The Importance of Relaxation in Tai Chi Chuan

Nothing is stressed more in the practice of Tai Chi Chuan than relaxation. This article outlines the importance of relaxing while practicing this martial art.

You will see that this is not the sedentary or limp condition we visualize when we think, “relax.” Yang Zhengduo said that “relaxation of the whole body means the conscious relaxation of all the joints, this organically links all parts of the body. This does not mean softness.” Because Tai Chi Chuan is an internal martial art, there is more happening than what meets the eye. Relaxation in Tai Chi Chuan involves sinking ( sung ), grounding or rooting, and rebounding energy ( jing ).

Sinking (Sung)
Sung , translated from Mandarin, means to “give up,” “yield,” or “relax.” But this definition is limited and does not fully explain the important principle of sinking in Tai Chi Chuan. Wee Kee-Jin, a British instructor, explains the physical and mental aspects of sung . “The physical process,” he says, “involves releasing the joints from the feet up. The mind leads the body in a continuous flow of sensation from the crown down.”

Al Duncan talks about sinking in the book, “My Journey in Learning Tai Chi Chuan.” He says, “Sinking doesn’t mean bending the knees to lower the body more. Sinking actually involves relaxation of the supporting of the hip joint and the lower back. The upper may appear to drop lower, but the knees have not bent any further.”

Relaxation is the key to sinking the body’s gravity down to the feet and to developing a strong root.

We can see that sung involves a coordinated effect of both mind and body to relax internally, from head to foot. Jou Tsung Hwa, in “The Tao Of Tai-Chi Chuan,” puts it this way: “Think of playing the piano or typing as an example of the need for conscious relaxation in the hands. The same principle is applicable in Tai Chi Chuan, for every part of the body as well as the mind.”

Rooting or Grounding
Jan Diepersnoot gives a good description of rooting in his book, “Warriors of Stillness.” He says, “The roots of the human being are in his feet. Our feet are our literal connection to the earth, it is where we make our contact, and the quality of that contact deeply affects our awareness of mind and spirit.” It also affects all movement in Tai Chi Chuan.

Rooting or grounding is a direct result of sinking ( sung ). Yang Zhengduo writes that, “the root or the base is in the feet which also includes the legs.” He goes on to say that when you relax, your feet and legs become strong enough to form a firm foundation or base. It’s on that base where the waist or “driver” rests.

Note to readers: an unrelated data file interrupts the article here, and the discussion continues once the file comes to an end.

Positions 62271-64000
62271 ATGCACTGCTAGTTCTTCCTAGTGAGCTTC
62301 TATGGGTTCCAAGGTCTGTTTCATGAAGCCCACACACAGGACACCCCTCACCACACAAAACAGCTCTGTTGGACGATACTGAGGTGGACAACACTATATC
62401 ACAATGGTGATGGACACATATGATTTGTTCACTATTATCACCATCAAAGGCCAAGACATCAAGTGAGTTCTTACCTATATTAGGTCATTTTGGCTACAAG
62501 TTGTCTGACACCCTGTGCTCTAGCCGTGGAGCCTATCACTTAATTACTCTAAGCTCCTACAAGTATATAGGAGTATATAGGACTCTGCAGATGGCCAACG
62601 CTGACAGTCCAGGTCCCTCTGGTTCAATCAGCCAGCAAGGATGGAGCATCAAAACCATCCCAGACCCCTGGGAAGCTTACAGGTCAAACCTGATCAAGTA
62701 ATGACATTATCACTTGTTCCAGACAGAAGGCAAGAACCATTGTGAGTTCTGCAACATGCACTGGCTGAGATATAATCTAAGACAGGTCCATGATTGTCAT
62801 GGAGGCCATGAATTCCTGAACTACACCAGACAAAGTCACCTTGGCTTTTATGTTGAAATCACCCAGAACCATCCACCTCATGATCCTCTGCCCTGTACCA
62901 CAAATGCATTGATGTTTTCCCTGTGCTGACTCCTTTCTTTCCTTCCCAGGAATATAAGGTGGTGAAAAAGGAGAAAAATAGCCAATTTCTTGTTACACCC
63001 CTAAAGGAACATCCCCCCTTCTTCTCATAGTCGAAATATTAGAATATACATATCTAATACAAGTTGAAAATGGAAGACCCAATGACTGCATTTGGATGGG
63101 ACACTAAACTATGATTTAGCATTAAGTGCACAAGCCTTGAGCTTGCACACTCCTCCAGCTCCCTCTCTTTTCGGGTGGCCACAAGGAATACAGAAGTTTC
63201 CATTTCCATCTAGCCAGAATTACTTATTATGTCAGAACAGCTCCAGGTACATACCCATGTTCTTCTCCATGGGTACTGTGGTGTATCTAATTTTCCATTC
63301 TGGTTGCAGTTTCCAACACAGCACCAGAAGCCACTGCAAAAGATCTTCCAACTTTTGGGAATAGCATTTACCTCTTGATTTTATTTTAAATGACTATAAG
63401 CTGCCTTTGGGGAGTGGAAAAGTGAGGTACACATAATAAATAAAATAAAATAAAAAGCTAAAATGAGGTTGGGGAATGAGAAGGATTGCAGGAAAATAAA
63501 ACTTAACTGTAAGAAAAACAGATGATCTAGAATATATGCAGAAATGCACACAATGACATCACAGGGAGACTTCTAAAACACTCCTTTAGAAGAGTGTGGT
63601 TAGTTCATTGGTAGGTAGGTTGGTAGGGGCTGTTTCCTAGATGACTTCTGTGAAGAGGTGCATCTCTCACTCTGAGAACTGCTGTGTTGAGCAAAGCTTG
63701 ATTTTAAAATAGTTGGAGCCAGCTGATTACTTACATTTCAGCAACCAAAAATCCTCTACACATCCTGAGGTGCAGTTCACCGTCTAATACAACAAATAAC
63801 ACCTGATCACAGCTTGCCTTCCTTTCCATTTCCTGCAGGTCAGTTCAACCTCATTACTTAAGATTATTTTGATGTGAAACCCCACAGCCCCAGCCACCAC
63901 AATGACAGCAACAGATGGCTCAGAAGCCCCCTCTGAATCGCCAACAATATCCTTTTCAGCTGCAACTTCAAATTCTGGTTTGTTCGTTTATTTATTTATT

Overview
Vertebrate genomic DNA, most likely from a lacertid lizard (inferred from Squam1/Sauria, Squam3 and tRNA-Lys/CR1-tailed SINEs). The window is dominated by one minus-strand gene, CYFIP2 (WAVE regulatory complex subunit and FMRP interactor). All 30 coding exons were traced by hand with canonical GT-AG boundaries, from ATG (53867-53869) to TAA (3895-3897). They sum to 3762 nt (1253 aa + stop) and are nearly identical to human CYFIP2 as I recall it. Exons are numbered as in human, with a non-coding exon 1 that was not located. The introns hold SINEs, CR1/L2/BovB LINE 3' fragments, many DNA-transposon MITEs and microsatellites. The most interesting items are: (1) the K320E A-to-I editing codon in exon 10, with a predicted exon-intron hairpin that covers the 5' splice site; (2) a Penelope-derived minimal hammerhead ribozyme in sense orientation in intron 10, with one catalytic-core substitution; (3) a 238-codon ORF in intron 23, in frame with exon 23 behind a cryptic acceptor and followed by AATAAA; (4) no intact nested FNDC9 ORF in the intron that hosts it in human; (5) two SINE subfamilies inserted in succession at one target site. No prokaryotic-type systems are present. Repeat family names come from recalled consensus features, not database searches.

The Tai Chi Chuan classics tell us that all movement should be rooted in the feet. When the root is strong, the classics say, the “movement” moves from the feet (root) to the waist and is expressed through the fingers.

Jing
The best way to describe jing is by comparison and example. Waysun Liao, author of “The Essence Of Tai Chi Chuan,” compares ch’i to gasoline and jing to the power produced when the gasoline is ignited. If ch’i is stored electricity, then jing is the working energy that turns a hair drier or a television set on. Jan Diepersnoot compares jing to a cracking whip. He describes it as a state of total relaxation to one of total tension. It is quick relaxation that intensifies ch’i and creates jing .

Conclusions
Tai Chi Chuan puts “relaxation” in a context different from what most people understand. There are internal workings going on that are not visible to the average person and it takes a masterful teacher to point them out. It is the special qualities of Tai Chi Chuan that make it beneficial for one’s health and also a powerful martial art.

Vincent Chu, author of “Beginner’s Tai Chi Chuan,” said, “Relaxation in Tai Chi Chuan is so much more difficult to do because we have been trained in life that activities always involve power.”

Master Chu goes on to mention that three benefits of relaxation in Tai Chi Chuan are:

Ch’i circulation
Understanding jing
Health benefits
It can be safely said that if one does not follow Tai Chi Chuan principles of relaxation, then he or she is not practicing Tai Chi Chuan.

Tags: , ,

Comments are closed.